In summary, we have shown that E2 promotes mammary tumor growth in the wt rat c-neu transgenic mice and induces proliferation in derived tumor cell lines that coexpress erbB2 and erbB3. At the molecular level, E2 induces upregulation of many procarcinogenic genes, activates erbB2 tyrosine kinase activity through ligand-dependent erbB3/erbB2 heterodimerization, and results in activation of the phosphoinositide 3-kinase/Akt and MEK/MAPK signaling pathways. Furthermore, both inhibition of erbB2 tyrosine kinase activity by a specific inhibitor and knockdown of erbB3 by specific siRNA abrogated E2-induced mammary tumor cell growth. These data strongly suggest that erbB3/erbB2 dimerization may be essential for E2-induced cross-talk, which can promote the growth of breast/mammary tumor cells. Finally, we have confirmed that E2 does not activate, directly or indirectly, the MMTV promoter and it does not affect transgene c-neu expression in vitro or in vivo.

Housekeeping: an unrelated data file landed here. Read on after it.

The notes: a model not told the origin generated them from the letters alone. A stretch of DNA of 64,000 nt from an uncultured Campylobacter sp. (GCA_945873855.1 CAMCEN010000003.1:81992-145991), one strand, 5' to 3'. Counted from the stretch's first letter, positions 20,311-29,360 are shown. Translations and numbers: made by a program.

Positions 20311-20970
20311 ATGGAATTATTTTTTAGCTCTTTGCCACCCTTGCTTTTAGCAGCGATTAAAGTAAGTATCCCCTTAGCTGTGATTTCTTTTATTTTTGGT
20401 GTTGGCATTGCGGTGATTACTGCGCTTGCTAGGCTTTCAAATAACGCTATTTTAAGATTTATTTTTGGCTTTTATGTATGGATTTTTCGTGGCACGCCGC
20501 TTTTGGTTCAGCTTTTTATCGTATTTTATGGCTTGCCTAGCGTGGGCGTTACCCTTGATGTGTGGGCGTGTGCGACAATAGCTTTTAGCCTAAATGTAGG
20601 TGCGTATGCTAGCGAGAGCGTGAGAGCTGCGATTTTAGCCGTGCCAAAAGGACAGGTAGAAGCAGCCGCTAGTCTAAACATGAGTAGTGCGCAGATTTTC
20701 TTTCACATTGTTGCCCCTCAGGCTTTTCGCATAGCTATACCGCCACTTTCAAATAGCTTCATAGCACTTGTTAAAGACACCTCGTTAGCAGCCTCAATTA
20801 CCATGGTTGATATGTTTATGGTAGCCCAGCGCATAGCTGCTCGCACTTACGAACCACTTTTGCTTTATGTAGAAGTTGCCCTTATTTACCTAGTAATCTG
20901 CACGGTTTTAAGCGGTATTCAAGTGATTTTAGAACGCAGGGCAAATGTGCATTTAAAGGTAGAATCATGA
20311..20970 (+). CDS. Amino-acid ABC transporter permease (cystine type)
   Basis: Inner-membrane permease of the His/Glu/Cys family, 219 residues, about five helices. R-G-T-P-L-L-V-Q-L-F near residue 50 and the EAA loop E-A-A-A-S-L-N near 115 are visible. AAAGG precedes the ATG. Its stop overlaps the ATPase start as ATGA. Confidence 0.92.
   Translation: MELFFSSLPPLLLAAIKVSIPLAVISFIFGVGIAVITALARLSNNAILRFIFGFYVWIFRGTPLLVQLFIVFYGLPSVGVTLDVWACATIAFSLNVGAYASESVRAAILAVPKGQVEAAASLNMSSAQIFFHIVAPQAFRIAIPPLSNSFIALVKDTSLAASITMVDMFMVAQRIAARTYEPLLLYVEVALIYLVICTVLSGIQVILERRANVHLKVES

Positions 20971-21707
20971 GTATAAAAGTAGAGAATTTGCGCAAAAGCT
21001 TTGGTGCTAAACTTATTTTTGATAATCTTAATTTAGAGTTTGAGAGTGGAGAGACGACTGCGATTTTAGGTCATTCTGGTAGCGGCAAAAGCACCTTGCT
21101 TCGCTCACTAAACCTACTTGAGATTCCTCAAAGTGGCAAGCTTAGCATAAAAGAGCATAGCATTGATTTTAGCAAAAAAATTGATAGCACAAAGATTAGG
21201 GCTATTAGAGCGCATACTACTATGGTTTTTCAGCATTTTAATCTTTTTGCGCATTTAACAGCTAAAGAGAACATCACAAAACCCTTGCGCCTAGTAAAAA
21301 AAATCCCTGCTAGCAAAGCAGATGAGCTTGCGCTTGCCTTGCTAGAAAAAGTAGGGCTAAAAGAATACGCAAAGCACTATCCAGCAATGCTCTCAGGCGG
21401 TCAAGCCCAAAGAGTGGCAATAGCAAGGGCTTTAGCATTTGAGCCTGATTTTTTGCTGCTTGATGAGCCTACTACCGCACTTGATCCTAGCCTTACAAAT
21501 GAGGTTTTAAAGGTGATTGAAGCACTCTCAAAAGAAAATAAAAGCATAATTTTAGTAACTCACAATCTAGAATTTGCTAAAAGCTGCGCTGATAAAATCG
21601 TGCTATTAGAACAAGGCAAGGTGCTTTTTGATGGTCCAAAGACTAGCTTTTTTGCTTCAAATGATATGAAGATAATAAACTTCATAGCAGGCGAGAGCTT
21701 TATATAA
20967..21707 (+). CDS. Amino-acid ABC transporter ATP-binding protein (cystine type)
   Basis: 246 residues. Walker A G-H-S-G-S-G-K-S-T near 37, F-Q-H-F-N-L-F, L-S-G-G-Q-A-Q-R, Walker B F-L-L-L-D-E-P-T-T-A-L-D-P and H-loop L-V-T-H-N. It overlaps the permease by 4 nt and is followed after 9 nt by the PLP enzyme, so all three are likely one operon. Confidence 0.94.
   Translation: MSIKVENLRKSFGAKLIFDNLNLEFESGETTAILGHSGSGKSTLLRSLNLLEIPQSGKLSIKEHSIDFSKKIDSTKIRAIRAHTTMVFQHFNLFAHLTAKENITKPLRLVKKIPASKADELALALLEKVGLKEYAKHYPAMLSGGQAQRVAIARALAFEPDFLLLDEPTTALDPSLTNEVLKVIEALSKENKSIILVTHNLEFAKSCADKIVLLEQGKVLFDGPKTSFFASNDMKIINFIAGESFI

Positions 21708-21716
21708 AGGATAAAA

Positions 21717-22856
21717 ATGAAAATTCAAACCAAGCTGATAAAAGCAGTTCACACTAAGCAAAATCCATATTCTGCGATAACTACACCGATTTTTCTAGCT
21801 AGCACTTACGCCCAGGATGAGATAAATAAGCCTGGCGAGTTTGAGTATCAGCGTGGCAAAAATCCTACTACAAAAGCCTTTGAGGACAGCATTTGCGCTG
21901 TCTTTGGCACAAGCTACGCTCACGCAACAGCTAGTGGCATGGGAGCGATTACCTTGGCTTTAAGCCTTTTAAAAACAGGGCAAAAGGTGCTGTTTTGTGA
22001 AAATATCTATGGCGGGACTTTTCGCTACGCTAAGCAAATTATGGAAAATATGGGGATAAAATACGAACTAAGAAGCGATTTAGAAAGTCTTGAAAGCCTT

Reagents

For in vivo mice implantation, placebo, estrogen, and tamoxifen pellets were obtained from Innovative Research of America. For in vitro cell culture experiments, E2, 4-Hydroxytamoxifen (for convenience, described as tamoxifen herein), and Corticosterone were obtained from Sigma Co. AG825 and AG9 were purchased from Calbiochem Co. ICI 182,780 was from Tocris Bioscience. Both mouse erbB3 siRNA and control siRNA were purchased from Santa Cruz Biotechnology, Inc.

Antibodies used for Western blot analysis were from following sources: erbB2 (c-neu Ab-3, Oncogene Research Products), phospho-erbB2 (P-erbB2, clone PN2A, NeoMarkers, Inc.), erbB3 (Ab-7, NeoMarkers, Inc.), phospho-erbB3 (P-erbB3, clone 21D3, Cell Signaling Technology, Inc.), phospho-Akt (Ser473) and Akt (Cell Signaling Technology, Inc.), total ERK2 (polyclonal antibody C-14, Santa Cruz Biotechnology, Inc.), phospho-MAPK (P-MAPK, E10 monoclonal antibody, Cell Signaling Technology, Inc.), and β-actin (clone AC-74, monoclonal antibody, Sigma Co.). All other reagents were purchased from Sigma. unless otherwise specified.

Cells and Cell Culture